Protein blotting has been used in research laboratories since the 1970s and refers to the process of immobilizing solubilized proteins on a membrane for further analysis.
Although analysis can be as simple as confirming the presence of a specific protein in a complex sample, recent advances in detection reagents and imaging systems have led to the evolution of protein blotting as a technique for precise protein quantitation.
The preliminary separation of proteins on a gel provides data on the various molecular weights as well as the structural integrity of proteins in a complex sample. In addition, other analyses may be performed, such as the detection of protein interactions following co-immunoprecipitation, or identification using techniques such as N-terminal sequencing or mass spectrometry.
The simplest blotting procedure is known as dot blotting or slot blotting; the direct application of a protein solution onto a membrane, usually with the aid of a vacuum pump. From these beginnings, Western blotting emerged in 1979. Western blotting is now the most widely used and information-rich protein blotting technique in which proteins are electrophoretically separated in a polyacrylamide gel prior to electrotransfer onto a membrane.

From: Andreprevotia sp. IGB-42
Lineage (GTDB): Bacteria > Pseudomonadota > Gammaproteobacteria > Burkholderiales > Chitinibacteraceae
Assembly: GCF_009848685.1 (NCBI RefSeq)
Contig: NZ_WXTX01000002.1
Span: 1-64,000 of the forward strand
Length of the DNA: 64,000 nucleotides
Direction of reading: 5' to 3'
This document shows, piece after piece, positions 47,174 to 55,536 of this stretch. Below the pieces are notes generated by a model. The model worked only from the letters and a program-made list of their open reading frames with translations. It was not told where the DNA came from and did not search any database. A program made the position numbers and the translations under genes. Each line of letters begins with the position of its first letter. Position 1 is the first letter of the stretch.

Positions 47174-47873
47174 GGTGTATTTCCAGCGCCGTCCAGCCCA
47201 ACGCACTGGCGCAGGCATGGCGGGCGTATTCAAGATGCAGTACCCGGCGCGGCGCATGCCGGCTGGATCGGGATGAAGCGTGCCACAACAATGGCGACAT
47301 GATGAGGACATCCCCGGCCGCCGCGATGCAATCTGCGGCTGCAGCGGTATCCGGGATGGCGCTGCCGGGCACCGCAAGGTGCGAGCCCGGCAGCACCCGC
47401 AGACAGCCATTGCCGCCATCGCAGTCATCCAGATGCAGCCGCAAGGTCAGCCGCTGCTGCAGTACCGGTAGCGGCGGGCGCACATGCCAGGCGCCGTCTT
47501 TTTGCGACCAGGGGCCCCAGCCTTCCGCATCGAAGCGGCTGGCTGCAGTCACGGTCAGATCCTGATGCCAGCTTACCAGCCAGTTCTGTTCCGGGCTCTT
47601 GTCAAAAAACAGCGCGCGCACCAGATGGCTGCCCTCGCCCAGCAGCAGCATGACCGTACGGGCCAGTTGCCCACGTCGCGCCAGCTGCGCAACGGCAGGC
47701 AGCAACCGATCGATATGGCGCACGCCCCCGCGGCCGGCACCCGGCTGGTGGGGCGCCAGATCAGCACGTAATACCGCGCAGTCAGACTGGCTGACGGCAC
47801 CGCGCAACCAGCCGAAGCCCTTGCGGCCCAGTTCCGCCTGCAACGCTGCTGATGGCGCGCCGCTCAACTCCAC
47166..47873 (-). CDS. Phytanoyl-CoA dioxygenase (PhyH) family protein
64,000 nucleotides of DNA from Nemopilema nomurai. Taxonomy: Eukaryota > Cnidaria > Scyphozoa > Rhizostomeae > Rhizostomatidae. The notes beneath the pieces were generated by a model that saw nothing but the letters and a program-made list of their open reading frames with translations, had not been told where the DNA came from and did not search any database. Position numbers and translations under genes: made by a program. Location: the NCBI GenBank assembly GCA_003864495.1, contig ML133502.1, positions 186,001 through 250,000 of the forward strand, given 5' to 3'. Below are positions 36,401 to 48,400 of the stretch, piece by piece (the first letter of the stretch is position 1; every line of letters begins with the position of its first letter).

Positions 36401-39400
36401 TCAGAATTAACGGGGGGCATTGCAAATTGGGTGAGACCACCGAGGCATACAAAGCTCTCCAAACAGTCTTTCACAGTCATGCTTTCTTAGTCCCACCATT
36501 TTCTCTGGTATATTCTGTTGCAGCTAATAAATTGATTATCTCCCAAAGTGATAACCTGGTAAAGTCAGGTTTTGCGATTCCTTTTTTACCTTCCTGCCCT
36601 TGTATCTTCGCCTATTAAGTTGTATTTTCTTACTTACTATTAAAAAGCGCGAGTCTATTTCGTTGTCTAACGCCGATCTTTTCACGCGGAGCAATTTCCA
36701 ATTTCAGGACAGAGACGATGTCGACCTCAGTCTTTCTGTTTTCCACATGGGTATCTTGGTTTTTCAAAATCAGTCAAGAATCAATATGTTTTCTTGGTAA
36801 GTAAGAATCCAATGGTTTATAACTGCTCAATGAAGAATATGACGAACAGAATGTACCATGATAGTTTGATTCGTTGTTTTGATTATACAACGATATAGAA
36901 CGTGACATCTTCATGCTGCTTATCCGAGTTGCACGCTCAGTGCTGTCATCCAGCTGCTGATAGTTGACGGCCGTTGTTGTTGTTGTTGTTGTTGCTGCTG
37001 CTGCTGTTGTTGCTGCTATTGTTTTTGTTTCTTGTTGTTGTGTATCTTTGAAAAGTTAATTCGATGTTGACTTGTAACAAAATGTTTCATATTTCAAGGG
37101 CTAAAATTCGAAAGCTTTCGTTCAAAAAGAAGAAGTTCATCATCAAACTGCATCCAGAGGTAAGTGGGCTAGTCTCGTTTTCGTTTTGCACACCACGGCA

A family of related protein blotting techniques has evolved to include Eastern blotting for the detection of post-translational modifications, Far Western blotting for non-antibody protein: protein interactions, and Far Eastern blotting for lipid detection. Southwestern and Northwestern blotting are recent additions to the repertoire of blotting techniques, used for the detection of protein interactions with DNA and RNA, respectively.
The earliest methods for detecting blotted proteins were based on antibodies labeled with radioisotopes, such as 32P or 35S. Although radioisotopes are sensitive, safety issues gradually led to their replacement by antibody probes conjugated with an enzyme for enhanced chemiluminescence (ECL) or chemifluorescence detection, or directly with fluorophores for fluorescence detection. In addition, using multiple fluorophores that emit light at distinct wavelengths allows the simultaneous detection of several proteins on a single blot in a technique known as multiplexed detection.